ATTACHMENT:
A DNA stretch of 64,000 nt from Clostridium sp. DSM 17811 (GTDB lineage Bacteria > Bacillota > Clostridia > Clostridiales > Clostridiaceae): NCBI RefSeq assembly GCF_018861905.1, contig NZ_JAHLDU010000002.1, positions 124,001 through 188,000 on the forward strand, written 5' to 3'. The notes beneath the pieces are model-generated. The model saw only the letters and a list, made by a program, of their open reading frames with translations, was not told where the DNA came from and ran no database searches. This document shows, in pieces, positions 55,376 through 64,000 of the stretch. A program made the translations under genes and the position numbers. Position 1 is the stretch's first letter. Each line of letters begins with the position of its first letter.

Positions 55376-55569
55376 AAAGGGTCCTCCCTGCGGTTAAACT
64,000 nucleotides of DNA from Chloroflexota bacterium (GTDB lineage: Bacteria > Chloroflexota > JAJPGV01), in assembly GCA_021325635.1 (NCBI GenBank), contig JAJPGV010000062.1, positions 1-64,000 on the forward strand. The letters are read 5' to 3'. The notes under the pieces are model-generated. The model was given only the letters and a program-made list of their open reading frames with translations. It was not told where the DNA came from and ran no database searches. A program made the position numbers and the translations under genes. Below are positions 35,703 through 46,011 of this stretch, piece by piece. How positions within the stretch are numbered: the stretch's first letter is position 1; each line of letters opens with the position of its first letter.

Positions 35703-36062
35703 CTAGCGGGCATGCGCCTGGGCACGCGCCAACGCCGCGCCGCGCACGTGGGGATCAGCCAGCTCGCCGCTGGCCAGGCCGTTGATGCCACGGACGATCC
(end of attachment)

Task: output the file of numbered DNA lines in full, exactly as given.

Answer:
A DNA stretch of 64,000 nt from Clostridium sp. DSM 17811 (GTDB lineage Bacteria > Bacillota > Clostridia > Clostridiales > Clostridiaceae): NCBI RefSeq assembly GCF_018861905.1, contig NZ_JAHLDU010000002.1, positions 124,001 through 188,000 on the forward strand, written 5' to 3'. The notes beneath the pieces are model-generated. The model saw only the letters and a list, made by a program, of their open reading frames with translations, was not told where the DNA came from and ran no database searches. This document shows, in pieces, positions 55,376 through 64,000 of the stretch. A program made the translations under genes and the position numbers. Position 1 is the stretch's first letter. Each line of letters begins with the position of its first letter.

Positions 55376-55569
55376 AAAGGGTCCTCCCTGCGGTTAAACT
64,000 nucleotides of DNA from Chloroflexota bacterium (GTDB lineage: Bacteria > Chloroflexota > JAJPGV01), in assembly GCA_021325635.1 (NCBI GenBank), contig JAJPGV010000062.1, positions 1-64,000 on the forward strand. The letters are read 5' to 3'. The notes under the pieces are model-generated. The model was given only the letters and a program-made list of their open reading frames with translations. It was not told where the DNA came from and ran no database searches. A program made the position numbers and the translations under genes. Below are positions 35,703 through 46,011 of this stretch, piece by piece. How positions within the stretch are numbered: the stretch's first letter is position 1; each line of letters opens with the position of its first letter.

Positions 35703-36062
35703 CTAGCGGGCATGCGCCTGGGCACGCGCCAACGCCGCGCCGCGCACGTGGGGATCAGCCAGCTCGCCGCTGGCCAGGCCGTTGATGCCACGGACGATCC